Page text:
By Collin Cunningham
Recently, the University of Southern California’s Race and Equity Center gave Kent State low scores on a comprehensive report card called “Black Students at Public Colleges and Universities: A 50-State Report.”
The study looked at public learning institutions from each state and compared four factors factors: equity in terms of gender, graduation rates of black students representation equity and black student-to-black faculty ratio.
The only criteria for which Kent received a grade higher than D was the student to faculty ratio, and there they got a C.
“I think faculty recruitment, student body, in terms of helping students feel at home, that’s the most important thing,” said Babacar M’Baye, a professor in Kent’s Department of English. “Helping students feel at home, feel good where they are, those things.”
The study found a ratio of 36 black students to each black faculty member.
According to Kent State’s Division of Diversity, Equity and Inclusion’s web page on Recruitment and Retention, DEI is developing practices to assist in increasing the rate of recruitment and retention of marginalized faculty and staff at the University.
These programs include the New Diverse Hire Networking Lunch, which brings recent diverse hires, their supervisors and invited guests from the university community together to get to know each other better.
“We’re working with Academic Affairs and University College and Student Affairs,” said Alfreda Brown, Vice President of the DEI. “I know that more and more people are getting used to how diversity fits into their academic plans and how we’re changing the university.”
M’Baye, who has authored African history books such as Black Cosmopolitanism and Anticolonialism: Pivotal Moments, said that a greater amount of diversity on campus and more well-known black professors would help encourage other students to come to Kent.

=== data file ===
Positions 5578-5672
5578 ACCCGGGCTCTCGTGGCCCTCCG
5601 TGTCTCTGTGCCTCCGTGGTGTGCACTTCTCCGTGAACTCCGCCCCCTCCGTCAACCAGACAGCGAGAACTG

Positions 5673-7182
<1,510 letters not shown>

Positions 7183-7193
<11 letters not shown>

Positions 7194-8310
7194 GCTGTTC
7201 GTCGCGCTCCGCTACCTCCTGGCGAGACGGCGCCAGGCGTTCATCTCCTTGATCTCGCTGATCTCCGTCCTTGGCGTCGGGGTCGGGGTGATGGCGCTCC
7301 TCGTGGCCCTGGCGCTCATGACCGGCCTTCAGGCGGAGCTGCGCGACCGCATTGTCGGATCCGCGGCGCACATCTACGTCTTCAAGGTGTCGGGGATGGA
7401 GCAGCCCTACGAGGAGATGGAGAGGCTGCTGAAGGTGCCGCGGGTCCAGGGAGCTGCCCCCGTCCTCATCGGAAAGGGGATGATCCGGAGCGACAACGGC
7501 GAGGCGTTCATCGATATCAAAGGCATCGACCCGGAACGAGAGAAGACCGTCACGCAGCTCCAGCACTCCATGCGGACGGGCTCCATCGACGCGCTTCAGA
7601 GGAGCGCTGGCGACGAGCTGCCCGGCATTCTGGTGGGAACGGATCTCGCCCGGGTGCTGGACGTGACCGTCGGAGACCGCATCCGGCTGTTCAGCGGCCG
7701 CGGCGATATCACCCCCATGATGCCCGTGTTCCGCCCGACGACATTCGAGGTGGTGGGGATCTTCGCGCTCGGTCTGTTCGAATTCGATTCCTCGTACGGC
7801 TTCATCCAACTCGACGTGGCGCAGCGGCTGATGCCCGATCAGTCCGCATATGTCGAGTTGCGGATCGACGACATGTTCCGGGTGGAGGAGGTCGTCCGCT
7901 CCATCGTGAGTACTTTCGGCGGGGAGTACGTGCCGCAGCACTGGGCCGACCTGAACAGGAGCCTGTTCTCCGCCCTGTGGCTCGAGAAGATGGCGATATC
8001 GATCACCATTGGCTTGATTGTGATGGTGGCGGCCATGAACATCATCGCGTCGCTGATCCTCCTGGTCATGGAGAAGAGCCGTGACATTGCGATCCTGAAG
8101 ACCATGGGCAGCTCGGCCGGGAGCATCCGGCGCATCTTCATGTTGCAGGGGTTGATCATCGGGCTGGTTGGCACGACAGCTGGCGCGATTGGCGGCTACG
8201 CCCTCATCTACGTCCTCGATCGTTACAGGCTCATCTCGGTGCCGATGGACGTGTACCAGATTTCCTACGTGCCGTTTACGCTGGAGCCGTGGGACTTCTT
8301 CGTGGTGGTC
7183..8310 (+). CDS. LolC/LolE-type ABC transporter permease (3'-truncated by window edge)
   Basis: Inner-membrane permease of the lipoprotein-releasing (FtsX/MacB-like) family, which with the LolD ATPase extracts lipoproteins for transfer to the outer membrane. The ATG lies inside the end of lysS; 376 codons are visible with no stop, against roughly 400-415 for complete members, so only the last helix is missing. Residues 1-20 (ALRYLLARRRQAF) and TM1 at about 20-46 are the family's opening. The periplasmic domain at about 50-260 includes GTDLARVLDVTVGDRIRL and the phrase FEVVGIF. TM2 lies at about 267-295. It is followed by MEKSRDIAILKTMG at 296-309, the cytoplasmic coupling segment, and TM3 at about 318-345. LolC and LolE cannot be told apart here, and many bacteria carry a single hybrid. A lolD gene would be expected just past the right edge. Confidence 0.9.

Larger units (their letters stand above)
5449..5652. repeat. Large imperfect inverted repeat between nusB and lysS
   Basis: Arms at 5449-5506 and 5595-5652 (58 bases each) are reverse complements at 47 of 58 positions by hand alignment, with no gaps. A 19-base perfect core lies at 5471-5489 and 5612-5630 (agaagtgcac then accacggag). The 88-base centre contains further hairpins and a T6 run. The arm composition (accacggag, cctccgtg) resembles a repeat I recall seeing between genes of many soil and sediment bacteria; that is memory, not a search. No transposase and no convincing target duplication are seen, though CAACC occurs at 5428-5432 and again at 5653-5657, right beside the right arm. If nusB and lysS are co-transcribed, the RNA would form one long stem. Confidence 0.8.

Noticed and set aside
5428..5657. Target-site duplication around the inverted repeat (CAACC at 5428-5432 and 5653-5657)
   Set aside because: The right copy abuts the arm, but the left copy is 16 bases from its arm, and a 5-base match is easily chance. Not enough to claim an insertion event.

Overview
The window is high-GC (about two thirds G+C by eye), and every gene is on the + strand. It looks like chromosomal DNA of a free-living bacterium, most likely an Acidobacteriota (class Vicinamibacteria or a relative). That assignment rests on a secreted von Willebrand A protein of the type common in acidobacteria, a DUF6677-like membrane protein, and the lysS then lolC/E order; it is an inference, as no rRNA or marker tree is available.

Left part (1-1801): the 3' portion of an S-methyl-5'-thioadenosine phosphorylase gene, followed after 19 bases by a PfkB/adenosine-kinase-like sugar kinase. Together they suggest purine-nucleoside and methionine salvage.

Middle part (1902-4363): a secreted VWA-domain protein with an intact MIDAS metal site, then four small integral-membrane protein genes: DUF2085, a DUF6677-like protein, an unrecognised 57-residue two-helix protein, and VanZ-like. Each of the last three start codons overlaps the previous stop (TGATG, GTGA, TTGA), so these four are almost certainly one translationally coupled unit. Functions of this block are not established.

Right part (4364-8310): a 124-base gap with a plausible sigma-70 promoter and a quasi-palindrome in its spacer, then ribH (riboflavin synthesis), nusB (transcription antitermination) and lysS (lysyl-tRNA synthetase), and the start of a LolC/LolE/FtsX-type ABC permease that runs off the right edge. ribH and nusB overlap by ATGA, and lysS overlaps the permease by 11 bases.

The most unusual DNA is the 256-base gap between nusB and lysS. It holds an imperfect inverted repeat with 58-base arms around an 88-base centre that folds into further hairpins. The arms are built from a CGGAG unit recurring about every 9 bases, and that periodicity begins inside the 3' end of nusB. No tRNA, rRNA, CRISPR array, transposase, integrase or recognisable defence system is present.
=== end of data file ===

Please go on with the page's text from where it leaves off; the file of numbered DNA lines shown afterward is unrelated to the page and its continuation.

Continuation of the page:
“I believe in the importance of the black public intellectual,” M’Baye said, citing schools like NYU, Harvard and Princeton for faculty like Emmanuel Akyeampong, a professor of history and African American Studies at Harvard. Akyeampong has helped Harvard’s African Studies department grow with knowledge gained from studying African and European history.
One of the biggest disparities on the report card comes in the form of completion equity. Black students have a 39.5% graduation rate at Kent State, which is 14.9% lower than the school’s overall graduation statistics.
“Our graduation rates, I agree they’re low,” Brown said. “But even that is an upward trajectory. Especially over the last couple years, our graduation rate actually went up so I know that there is a lot of hope for what we do here.”
Whether or not the DEI’s diverse hiring programs will prove effective is yet to be seen.
“When you give black students more voice, more reputation, more place in public universities you create a field of greater satisfaction at all levels,” M’Baye said.
“And reputation just spreads out. Those students would graduate, they would go into their professions and they would become happy, satisfied alumni and they will talk about Kent State’s achievements.”
The institution with the highest equity index score, which works as a GPA comparing the grades of the four studied criteria, is the Massachusetts College of Liberal Arts, which received a 3.50. The lowest is Florida Polytechnic University’s score of 0.33. Kent falls about halfway in the middle, earning a 1.25.
The Kent Campus Climate Research Study from 2016 found that 68% of black respondents were significantly less likely to be “very comfortable” or “comfortable” with Kent State’s overall climate than white students.
For now, the University intends to forge ahead in their efforts to diversify the student population.
“It’s gonna take time, but we’re not there. That’s what the report tells me,” Brown said.